Dreamspell: If you had to write a book with another author who would that author be?
JoanB: That's a hard questions--let me see...I've never wanted to partner with anyone else. So I'm not sure I could really answer that. Sorry.
africa12: is it easy being a writer?
JoanB: No--it's hard, but it's worth it. I used to think it would be easy because I love writing so much, but trying to get stories right, and writing lots of drafts, going through the editing process--all of that is really hard. But I do tend to fall in love with my characters, so I just keep on going to see them through.
joanne: Do you ever work on more than one book at a time?
JoanB: I've tried to to that and it usually doesn't work too well. I can write a book and work on a short story at the same time, but I've found that with any piece of writing, I have to focus in so much, give it my all, and when that gets divided between different stories, my poor brain gets confused.
Jerry: What's your favorite word?
JoanB: What's my favoite word? I've never been asked that. Hope is certainly a favorite word. I like hope even more than I like dessert!
eva: Has your family inspired your books?
JoanB: Yes, absolutely. My daughter was a real inspiration to me when I wrote both THWONK and BACKWATER. As a matter of fact, Jean is very much like Ivy Breedlove in BACKWATER. And when I told her I couldn't get the cupid right in THWONK, she followed me around the house telling me, oh yes I could. Also, my mom and grnamother have been a huge inspiration to me and I hope people can see that in the characters that I write.
Megan: Do you read any other Young Adult authors?
JoanB: Not too many. One of my favorite YA books of recent years was MAKE LEMONADE. I try to read outside of YA because I'm always afraid I might start sounding like some other YA writers--I want to keep my own voice as unique as I can.
Interested_Reader What's the best advice anyone has eveer given to you?
JoanB: The best advice--well, I guess that depends. As a writer, the best advice was write when you feel like it and when you don't. Best advice I've gotten as a human being was--don't ever expect everyone to like what you've done. When you appeal to absolutely everyone, you've probably watered down what you want to stay. And as a mother, the bst advice I ever got was to trust my instincts.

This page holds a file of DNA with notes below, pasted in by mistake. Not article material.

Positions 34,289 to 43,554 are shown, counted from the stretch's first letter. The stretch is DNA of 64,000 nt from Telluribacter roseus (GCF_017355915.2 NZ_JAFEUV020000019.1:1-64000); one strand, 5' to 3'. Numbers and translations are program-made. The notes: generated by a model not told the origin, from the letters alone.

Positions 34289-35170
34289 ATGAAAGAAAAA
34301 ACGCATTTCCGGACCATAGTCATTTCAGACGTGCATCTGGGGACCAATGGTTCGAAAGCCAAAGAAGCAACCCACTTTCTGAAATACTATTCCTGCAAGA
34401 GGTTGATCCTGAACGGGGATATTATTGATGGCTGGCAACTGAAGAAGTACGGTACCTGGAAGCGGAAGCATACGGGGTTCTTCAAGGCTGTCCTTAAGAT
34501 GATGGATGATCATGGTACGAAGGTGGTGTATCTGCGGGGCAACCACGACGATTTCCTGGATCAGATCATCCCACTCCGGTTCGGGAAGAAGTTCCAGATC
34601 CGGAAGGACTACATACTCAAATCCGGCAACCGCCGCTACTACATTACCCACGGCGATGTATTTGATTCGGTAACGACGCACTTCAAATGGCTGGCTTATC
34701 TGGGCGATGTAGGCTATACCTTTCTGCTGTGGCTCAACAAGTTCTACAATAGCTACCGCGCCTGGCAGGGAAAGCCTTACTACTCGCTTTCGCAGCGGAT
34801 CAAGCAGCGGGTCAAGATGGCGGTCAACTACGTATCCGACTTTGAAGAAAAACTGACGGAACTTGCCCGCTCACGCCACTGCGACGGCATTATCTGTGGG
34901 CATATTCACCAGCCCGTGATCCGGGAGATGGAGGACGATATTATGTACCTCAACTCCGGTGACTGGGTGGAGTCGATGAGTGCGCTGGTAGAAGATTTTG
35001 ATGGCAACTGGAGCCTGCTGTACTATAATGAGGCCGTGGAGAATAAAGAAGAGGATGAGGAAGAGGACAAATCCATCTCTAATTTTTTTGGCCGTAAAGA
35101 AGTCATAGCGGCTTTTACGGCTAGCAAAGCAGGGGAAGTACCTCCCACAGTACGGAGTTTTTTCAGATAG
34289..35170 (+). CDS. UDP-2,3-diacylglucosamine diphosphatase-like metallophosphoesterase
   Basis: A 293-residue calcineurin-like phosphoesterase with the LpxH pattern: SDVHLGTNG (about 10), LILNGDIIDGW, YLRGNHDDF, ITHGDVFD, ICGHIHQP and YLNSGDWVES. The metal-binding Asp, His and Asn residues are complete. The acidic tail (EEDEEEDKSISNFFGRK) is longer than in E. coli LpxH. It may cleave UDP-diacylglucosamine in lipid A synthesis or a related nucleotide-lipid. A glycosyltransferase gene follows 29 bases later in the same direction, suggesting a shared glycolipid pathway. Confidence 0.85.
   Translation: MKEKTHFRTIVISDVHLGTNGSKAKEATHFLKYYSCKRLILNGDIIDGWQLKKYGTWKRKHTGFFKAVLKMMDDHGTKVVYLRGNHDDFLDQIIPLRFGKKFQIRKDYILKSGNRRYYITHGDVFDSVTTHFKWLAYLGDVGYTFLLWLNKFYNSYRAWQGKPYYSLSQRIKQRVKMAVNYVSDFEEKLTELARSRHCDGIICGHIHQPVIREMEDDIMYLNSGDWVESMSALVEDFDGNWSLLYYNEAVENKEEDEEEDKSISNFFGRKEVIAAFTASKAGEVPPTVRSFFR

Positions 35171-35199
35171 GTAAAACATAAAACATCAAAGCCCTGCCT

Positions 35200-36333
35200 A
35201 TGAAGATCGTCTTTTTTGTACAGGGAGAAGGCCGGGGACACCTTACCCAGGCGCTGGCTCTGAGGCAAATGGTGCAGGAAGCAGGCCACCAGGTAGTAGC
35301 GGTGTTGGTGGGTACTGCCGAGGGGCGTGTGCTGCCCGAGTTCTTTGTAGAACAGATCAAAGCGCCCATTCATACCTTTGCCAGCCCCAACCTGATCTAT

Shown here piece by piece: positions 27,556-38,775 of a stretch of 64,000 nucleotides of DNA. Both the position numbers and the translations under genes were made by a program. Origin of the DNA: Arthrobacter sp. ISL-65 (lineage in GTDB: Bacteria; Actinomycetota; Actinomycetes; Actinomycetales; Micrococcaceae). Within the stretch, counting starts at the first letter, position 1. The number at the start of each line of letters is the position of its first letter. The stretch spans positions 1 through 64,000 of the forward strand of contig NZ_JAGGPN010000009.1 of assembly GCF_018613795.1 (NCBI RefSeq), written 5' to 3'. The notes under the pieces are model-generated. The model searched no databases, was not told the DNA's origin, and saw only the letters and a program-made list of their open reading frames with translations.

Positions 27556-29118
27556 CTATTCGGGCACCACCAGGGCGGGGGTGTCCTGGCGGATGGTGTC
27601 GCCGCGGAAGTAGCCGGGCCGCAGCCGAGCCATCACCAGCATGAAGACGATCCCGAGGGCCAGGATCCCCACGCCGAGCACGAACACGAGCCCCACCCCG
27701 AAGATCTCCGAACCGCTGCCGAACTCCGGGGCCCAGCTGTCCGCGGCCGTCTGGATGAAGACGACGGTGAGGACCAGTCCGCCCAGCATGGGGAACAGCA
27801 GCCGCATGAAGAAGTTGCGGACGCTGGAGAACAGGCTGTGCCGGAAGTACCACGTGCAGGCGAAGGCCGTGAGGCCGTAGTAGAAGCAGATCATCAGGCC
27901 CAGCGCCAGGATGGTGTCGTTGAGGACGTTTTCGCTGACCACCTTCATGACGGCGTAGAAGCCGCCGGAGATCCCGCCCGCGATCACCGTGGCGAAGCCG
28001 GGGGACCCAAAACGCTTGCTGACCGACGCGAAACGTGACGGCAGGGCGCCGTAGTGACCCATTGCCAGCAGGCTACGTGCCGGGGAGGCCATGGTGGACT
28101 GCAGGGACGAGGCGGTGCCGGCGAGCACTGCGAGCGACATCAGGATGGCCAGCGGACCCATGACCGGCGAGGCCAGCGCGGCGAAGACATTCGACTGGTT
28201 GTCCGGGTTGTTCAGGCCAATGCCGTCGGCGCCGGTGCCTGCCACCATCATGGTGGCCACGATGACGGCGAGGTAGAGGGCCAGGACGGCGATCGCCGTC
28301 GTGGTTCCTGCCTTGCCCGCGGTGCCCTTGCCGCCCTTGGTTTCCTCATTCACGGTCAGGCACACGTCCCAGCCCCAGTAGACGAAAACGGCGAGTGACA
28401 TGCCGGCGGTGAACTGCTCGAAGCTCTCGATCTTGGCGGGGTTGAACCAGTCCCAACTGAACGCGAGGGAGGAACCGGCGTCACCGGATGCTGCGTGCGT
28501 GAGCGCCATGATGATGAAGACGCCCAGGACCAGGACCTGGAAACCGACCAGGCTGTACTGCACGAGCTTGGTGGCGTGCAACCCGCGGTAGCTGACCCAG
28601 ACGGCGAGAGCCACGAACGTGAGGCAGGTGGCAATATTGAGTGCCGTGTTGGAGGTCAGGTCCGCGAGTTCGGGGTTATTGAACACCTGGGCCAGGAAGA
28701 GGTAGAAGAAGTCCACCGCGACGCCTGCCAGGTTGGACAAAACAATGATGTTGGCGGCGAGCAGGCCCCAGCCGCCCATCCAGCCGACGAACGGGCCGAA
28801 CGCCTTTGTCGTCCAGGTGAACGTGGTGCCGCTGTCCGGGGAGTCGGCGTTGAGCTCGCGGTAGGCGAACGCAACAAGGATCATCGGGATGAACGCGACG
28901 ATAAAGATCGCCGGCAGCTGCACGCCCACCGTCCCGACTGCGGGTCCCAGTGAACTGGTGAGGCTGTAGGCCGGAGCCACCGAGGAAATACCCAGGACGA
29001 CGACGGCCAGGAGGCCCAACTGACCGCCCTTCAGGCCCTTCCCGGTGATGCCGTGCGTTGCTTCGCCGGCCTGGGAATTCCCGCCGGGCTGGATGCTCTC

eva: Are you naturally funny? Can someone learn to be funny by taking a class?
JoanB: I think I am, yes. I learned it from going through some pretty hard, unfunny times. I always wanted to be positive and I think that humor puts a nice spin on hard times. You can learn about humor from taking a class, but I do think there's something that has to be insdie you, too. As I write this I feel I should be saying something hysterically funny, but I can't think of a joke right now. Oh well.....
Jerry: Have you ever written a book of horror, science fiction, or fantasy?
JoanB: No horror--I do have a cool idea I'd like to develop for a science fiction short story, but as far as fantasy--yes I have. THWONK is a fantasy about a romantically challenged teenager who has her life turned around by a rather crabby cupid.
africa12: what is your latest book about?
JoanB: BEST FOOT FORWARD is the companion book to RULES OF THE ROAD. It's about a teenager who comes from an alcoholic family and who has a great job working for a big shoe company, She (Jenna, that is) comes up again corporate scandals and needs to learn how to overcome her dad's drinking problems. It's really about finding truth and trying to do the best job you know how when all kinds of people around you aren't being honest or doing their best.
joanne: What's your favorite of all your books?
JoanB: I always have a fondness for the last book I've written--but in terms of characters who I wish were in the world, I'd have to say HOPE WAS HERE and STAND TALL. I'd love to sit down at the counter of the Welcome Stairways Diner and talk to Hope, GT, Addie, and have the whole cast of STAND TALL come in for lunch--that would be awesome.
eva: Is forgiveness all it's cracked up to be in books?
JoanB: Well, I think forgiveness is one of the hardest things we human being undertake in this world. It's so hard to put aside a hurt, particularly a deep one, but I think that if we don't, there's a hardness that eventually overcomes us--I think unforgiveness is always harder on the one who won't forgive. But the process isn't easy (sometimes it is for a little thing), but I don't think that books hould make the process seem cheap, easy, or magical.